Inner and Outer Semicontinuity of Multifunctions

Where in this post we introduce the notions of inner and outer semicontinuity for multi-valued functions using the Painlevé-Kuratowski notion of set-convergence which we introduced previously. We then provide a few useful characterisations of (semi)continuity for multi-valued mappings. We discuss the similarities and differences between these definitions and there counterparts for single-valued functions.

Let F:X\rightrightarrows Y, where X, Y are Hausdorff topological spaces (or metric spaces), be a set-valued function, i.e., to every x\in X, it assigns a set F(x)\subseteq Y which can be the empty set as well. We define the domain of F to be the set \mathrm{dom} F = \{x\in X: F(x) \neq \varnothing\}.

Set-valued functions define inner and outer limits as x \to x_0; this is how:

\limsup_{x\to x_0} F(x) = \bigcup_{x^\nu \to x_0}\limsup_{\nu\to\infty} F(x^\nu),

where, F(x^\nu) defines a sequence of sets and \limsup_{\nu\to\infty} F(x^\nu) is the outer limit of this sequence; the union in the above formula is taken with respect to all converging sequences x^\nu \to x.

What is the same, we define the inner limit of F:

\liminf_{x\to x_0} F(x) = \bigcap_{x^\nu \to x_0}\liminf_{\nu\to\infty} F(x^\nu),

Let us give the definitions of inner and outer semicontinuity for set-valued mappings:

Definition 1 (Outer Semicontinuity). A set-valued mapping F:X\rightrightarrows Y is outer semicontinuous (OSC) at x_0 if

\limsup_{x\to x_0}F(x) \subseteq F(x_0)

where we may well replace \subseteq with =.

osc.png

Figure 1. Outer semicontinuous function at x.

 

The reason why the inclusion can be replaced by a simple equality in the definition of OSC functions is that the constant sequence x^\nu = x has limit \mathrm{cl} F(x) – Indeed,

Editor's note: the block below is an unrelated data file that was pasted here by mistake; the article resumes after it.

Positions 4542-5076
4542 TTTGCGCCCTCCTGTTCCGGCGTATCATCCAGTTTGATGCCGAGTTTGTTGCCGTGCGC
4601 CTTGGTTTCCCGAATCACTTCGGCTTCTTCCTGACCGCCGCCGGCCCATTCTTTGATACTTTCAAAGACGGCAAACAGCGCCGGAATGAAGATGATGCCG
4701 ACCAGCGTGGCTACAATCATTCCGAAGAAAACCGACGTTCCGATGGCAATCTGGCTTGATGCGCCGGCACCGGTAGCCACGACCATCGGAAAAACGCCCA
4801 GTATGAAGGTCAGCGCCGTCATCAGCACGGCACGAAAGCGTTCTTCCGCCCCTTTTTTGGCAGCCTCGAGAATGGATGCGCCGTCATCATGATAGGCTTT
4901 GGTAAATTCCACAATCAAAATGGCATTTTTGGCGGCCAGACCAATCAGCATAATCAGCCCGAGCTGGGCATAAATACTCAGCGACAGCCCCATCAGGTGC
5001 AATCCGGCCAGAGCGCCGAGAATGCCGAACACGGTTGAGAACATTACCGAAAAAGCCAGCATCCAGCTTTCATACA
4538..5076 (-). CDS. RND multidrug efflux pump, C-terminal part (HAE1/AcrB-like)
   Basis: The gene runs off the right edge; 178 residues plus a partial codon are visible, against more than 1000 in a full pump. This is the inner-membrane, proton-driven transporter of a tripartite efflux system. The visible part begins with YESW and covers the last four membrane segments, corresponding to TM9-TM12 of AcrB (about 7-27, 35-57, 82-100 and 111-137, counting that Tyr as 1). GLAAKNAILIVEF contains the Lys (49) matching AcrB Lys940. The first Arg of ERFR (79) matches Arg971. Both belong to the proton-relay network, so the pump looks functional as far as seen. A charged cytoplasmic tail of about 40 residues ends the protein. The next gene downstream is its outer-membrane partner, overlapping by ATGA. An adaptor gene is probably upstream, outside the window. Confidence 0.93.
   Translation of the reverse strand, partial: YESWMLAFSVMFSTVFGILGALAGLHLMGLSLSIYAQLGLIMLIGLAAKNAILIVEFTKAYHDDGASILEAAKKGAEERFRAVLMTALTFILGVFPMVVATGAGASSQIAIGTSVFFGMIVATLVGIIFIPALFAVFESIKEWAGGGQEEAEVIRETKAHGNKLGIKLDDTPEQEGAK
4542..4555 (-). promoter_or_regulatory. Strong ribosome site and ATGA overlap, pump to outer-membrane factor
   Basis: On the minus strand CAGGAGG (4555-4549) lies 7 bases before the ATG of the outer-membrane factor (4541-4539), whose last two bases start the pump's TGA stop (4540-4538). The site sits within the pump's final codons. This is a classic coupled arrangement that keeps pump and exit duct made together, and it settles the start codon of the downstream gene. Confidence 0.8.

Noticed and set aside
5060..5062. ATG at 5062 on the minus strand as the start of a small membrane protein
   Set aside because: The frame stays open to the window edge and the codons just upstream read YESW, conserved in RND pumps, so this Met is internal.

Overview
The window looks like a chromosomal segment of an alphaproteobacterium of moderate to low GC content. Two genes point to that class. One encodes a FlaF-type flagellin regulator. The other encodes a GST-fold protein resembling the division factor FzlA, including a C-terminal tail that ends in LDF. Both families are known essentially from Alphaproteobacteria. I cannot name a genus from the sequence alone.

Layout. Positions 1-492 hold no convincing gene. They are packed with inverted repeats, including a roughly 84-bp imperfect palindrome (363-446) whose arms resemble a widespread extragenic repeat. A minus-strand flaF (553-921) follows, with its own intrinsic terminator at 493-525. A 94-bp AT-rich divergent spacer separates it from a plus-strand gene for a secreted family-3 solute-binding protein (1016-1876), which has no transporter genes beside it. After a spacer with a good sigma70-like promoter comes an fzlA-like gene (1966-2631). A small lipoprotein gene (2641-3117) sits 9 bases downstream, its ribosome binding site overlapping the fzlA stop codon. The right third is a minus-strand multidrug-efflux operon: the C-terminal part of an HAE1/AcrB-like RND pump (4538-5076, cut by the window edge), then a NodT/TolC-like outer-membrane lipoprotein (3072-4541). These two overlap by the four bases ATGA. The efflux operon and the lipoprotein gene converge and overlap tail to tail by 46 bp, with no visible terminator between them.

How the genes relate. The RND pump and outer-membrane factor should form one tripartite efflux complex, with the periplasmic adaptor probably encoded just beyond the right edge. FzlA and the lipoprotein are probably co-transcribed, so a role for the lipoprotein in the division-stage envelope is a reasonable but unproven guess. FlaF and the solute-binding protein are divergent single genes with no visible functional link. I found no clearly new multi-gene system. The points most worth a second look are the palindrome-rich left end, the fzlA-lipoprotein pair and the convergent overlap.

F(x) \subseteq \mathrm{cl} F(x) \subseteq \limsup_{\nu, x^\nu\to x_0} F(x^\nu)\subseteq \limsup_{x\to x_0}F(x).

Similary, we give the definition of inner semicontinuous set-valued functions:

Definition 2 (Inner semicontinuity). A set-valued mapping F:X\rightrightarrows Y is inner semicontinuous (OSC) at x_0 if

\liminf_{x\to x_0}F(x) \supseteq F(x_0)

where if F is closed-valued we may well replace \subseteq with =.

isc.png

Figure 2. Illustration of an ISC set-valued function F at a point x. Notice that the value F(x) is shown on the y-axis for clarity.

It is easy to see from the definition that S:X\rightrightarrows Y is osc everywhere if any only if its graph, i.e., the set \mathrm{gph} S = \{(x,y): y\in S(x)\} is a closed set in X\times Y.

Definition 3 (Continuity). A set-valued mapping F:X\rightrightarrows Y is continuous at \bar{x} if it is both inner and outer semicontinuous at \bar{x}.

continuous

Figure 3. The graph of a function which is continuous at x2, but not continuous (neither osc nor isc) at x1.

According to Definition 3, a function F:X\rightrightarrows Y is continuous at at \bar{x} if \lim_{x\to \bar{x}} exists and is equal to F(\bar{x}). This implies that F(\bar{x}) is a closed set.

For a (proper) function f:\mathbb{R}^n \to \mathbb{R}, its epigraphical profile is defined as

E_f (x) = \{\alpha\in \bar{\mathbb{R}}: f(x) \leq \alpha\}

is a set-valued function whose graph is the epigraph of f. Clearly, E_f is osc everywhere if and only if f is lsc (lower semi-continuous everywhere); recall, that a function is lsc if and only if its graph is closed.

For closed-valued functions, outer semicontinuity becomes the property of inverting compact sets to closed sets. We state this in the following proposition:

Proposition (OSC for closed-valued functions). Let F: X\rightrightarrows Y be a closed-valued function. It is osc if and only if for every compact set B, F^{-1}(B) is closed.

A key property which allows us to prove Proposition 1 is the fact that y\in F(x) if and only if x\in F^{-1}(y). This allows us to prove that a function is osc if and only if its inverse if osc.